The difference is that when you haven't learned/aren't good enough in C, you'll make a codebase that sort-of works for now but is buggy and unmaintainable - code that reads uninitialized values or never free()s or works as an application but could never be turned into a library - whereas in Rust your code won't compile until you get good enough to write it properly.
Rust's innovation here is that it can separate these cases based on lifetime annotations on functions and types, where the program text itself disambiguates its intentions.
So to get much closer than current -Wall -Wextra, you need to either impose some default assumptions (the C++ core guidelines do this) or start adding annotations somehow.
Now you can ask for lots of warnings, -wall, but I suspect many people turn that off after the first ASCII tsunami.
And even those two doesn't get you everything. Clang's got -Weverything, but the developers suggest it's an internal feature and shouldn't be used. From there you have to manually identify and add -Wfoo options.
When I write my own code I turn on as many compiler warnings as I can, and make sure it compiles clean. If there were more warnings I'd turn them on.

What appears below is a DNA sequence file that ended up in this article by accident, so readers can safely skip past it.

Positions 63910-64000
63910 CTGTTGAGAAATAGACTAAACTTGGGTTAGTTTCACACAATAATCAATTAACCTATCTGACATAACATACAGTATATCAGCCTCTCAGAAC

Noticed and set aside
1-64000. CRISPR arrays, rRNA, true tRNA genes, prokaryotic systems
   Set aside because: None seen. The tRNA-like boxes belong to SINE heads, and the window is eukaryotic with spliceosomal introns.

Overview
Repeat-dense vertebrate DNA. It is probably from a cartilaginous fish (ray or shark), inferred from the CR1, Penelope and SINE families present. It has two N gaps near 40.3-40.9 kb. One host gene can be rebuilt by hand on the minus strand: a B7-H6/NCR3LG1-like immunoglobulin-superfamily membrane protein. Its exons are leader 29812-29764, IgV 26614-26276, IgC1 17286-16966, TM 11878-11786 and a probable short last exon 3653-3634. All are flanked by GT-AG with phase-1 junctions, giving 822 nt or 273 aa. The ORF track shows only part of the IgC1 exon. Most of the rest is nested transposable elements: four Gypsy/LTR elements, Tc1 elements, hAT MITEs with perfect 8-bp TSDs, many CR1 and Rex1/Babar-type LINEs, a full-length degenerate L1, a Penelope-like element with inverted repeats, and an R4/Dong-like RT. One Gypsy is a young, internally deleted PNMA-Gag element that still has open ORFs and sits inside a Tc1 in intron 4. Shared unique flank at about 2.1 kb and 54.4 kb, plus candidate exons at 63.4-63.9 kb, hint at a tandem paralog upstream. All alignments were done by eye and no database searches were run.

Problem is usually third party libraries. Plenty of open source projects don't give a single shit about compiler warnings and unsafe practices. So if I include a header from libSomething package, here come 10k warnings. I remember one project (don't remember which one) specifically said in its documentation something like "don't submit patches to fix compiler warnings, it's impossible to keep up with every complaining compiler out there." With programmers like that out there, what hope do we have?
#pragma GCC diagnostic push
#pragma GCC diagnostic ignored "-Wfoo"
#pragma GCC diagnostic pop
(Despite the "GCC" moniker, Clang supports the same approach.)
Not significantly, not as long as they are C compilers and thus accept all valid C code.
Yes, without -Werror, C compilers won't act on diagnostic warnings. But C compilers can and do warn about "valid C code" that happens to set off alarm bells.